Best on the web for 2000
Each year, "Mexico on the Web" pays tribute to the best Mexico-related websites, and 2000 has been particularly generous to Internet-savvy Mexicophiles. Hand-crafted sites such as The People's Guide to Mexico and the The Pacific Coast of Mexico took on new lives. Spanish-language sites became de moda. Billboards and TV commercials hawked new portals, from SportsYa! ( www.sportsya.com) to Yupi, ( www.yupi.com). Simply put, if you wanted to learn about what's happening in Mexico, you were quick to turn to the Net. Here's a selection of the best of Y2K's "Mexico on the Web."
Fonart -- National Fund for the Development of Arts and Crafts
Looking for a souvenir or holiday gift? Visit the government-sponsored Fonart stores for crafts ranging from textiles to children's toys. Where to go? You'll find the addresses of stores in Mexico City, Ciudad Juárez, Oaxaca, and San Luis Potosí with the click of a button ( www.fonart.gob.mx/html2/fonart/stock.htm). This is one of the better government sites. It provides the basic information about Fonart's crafts contests and marketing in both Spanish and English. What would make this better? Online shopping! I also wish the Webmaster could include a calendar of in-store promotions. Maybe next year!
Email contact: email@example.com
The People's Guide to Mexico
For more than a quarter century, this unusual guidebook - it doesn't list a single hotel or restaurant - has been a perennial best-seller. Now authors Carl Franz and Lorena Havens have developed their own website with detailed information about living, retiring, and just plain travelling in Mexico.
Trivia fans, take note: The People's Guide is the source of the memorable Buckaroo Bonzai line, "Wherever you go, there you are." If you are planning a trip in Mexico, check out the extensive Copper Canyon overview (www.peoplesguide.com/1pages/cc/cctrek/1cctrek-index.html) as well as Carl's Notebooks ( www.peoplesguide.com/1pages/chapts/notebks/0-notebkindex.html). The site is frequently updated, so it's worth many repeat visits.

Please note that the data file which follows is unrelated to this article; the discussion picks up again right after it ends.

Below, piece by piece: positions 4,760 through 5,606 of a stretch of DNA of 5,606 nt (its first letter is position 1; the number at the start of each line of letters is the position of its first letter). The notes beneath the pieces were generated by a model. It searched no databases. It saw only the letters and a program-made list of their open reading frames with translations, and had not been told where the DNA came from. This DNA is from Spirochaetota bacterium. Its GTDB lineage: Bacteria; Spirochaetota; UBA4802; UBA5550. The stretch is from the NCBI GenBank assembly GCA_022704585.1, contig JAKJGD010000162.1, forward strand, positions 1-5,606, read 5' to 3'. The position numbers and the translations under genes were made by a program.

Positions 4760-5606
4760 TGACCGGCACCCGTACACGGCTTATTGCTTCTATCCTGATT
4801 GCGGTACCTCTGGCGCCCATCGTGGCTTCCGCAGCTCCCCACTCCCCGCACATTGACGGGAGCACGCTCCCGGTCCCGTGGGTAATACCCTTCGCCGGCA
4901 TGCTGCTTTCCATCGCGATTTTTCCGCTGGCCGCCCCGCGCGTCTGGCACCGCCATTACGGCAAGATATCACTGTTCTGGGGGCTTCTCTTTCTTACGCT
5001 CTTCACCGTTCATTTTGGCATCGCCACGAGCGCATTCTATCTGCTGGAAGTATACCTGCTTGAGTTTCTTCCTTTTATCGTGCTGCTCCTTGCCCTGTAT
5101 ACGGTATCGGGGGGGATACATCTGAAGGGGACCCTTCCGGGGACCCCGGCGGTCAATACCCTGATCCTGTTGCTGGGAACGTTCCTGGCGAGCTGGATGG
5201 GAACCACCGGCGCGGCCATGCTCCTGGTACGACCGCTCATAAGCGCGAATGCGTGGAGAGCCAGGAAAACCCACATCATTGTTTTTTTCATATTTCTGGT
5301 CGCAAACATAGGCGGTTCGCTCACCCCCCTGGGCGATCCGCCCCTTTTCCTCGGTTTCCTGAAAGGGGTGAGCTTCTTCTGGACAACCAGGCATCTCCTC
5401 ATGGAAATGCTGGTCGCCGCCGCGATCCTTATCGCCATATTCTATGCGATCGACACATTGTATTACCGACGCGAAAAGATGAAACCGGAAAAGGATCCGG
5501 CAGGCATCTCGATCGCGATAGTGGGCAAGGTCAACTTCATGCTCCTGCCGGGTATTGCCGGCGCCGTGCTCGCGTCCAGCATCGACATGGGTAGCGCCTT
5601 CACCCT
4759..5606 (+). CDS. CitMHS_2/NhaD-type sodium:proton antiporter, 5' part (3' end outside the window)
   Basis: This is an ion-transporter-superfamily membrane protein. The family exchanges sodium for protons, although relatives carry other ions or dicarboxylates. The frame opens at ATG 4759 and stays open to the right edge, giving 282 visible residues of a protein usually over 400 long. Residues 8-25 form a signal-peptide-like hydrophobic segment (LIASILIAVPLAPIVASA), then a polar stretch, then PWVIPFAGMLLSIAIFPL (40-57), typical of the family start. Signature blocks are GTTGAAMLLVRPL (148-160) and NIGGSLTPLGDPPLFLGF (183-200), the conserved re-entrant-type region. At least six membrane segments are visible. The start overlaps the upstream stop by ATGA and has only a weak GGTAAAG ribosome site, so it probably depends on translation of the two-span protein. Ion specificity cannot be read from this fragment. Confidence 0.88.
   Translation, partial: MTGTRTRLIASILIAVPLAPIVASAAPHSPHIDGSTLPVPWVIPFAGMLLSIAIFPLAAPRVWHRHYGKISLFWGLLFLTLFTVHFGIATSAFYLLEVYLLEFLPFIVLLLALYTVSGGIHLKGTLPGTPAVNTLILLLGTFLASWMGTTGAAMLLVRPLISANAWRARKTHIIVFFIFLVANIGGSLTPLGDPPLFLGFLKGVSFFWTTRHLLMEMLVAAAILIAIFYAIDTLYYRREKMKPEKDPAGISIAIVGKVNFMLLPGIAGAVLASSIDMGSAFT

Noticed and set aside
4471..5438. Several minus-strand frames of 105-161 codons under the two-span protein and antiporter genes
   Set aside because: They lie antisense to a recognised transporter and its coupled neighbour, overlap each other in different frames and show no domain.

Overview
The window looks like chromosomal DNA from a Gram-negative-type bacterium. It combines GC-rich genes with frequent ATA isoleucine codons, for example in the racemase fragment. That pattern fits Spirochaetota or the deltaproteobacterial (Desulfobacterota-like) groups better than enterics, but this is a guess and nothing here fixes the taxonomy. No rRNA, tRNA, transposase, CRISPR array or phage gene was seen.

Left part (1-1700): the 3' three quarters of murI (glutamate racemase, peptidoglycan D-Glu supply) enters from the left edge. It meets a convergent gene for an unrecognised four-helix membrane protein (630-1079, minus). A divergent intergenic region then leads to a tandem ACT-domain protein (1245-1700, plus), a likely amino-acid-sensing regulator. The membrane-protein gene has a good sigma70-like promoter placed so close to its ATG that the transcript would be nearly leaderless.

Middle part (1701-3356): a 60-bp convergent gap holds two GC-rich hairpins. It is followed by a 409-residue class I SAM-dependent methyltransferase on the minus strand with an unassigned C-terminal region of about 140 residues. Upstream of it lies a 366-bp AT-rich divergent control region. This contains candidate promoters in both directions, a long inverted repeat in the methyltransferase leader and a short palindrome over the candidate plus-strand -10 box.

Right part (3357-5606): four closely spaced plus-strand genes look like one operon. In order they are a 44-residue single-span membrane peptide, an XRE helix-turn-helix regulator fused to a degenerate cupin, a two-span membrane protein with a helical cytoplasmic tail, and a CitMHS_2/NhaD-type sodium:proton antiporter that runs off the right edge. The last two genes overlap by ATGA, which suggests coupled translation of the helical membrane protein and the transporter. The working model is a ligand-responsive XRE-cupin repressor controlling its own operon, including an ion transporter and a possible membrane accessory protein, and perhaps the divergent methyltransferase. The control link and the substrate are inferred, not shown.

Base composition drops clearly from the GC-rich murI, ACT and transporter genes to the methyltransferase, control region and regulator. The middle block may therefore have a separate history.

Email contact: firstname.lastname@example.org
Read all about it! Mexico Daily is part of the larger World Newspapers ( www.wn.com) and is an impressive portal for Mexico-related news from leading English-language newspapers around the world. Unfortunately, the news is automatically filtered by keyword. The search engines evidently look for any news story with "Mexico" in its title, leading to gaffes such as "New Mexico" sports features and business news. On the bright side, the site does provide handy links to Mexican daily newspapers and related sites. So despite its glitches, Mexico Daily is worth a bookmark, and with luck, the site will either develop its own original material or at least hire an editor who can sort the stories.
Email contact: email@example.com
Meet the "Joe Citizen" of Mexico's Internet. Hosted by Grupo Reforma, publishers of Mexico City's Reforma newspaper ( www.reforma.com), this Spanish-language site campaigns for the public's right to know. Polls gauge readers' opinions and special features include explanations on the legal impediments to public information access and other tools for those interested in specialized topics. It will be interesting to see how or if the site can pressure politicians to be more open about their sources of funding.
Email contact: firstname.lastname@example.org
- Spanish-language satire of Mexican politics.
The Center of Guadalupan Studies
- Virtual home for Our Lady of Guadalupe.
The Pacific Coast of Mexico
- Independent overview of regional tourism.
- Spanish-language cousin of the famous Gringo portal.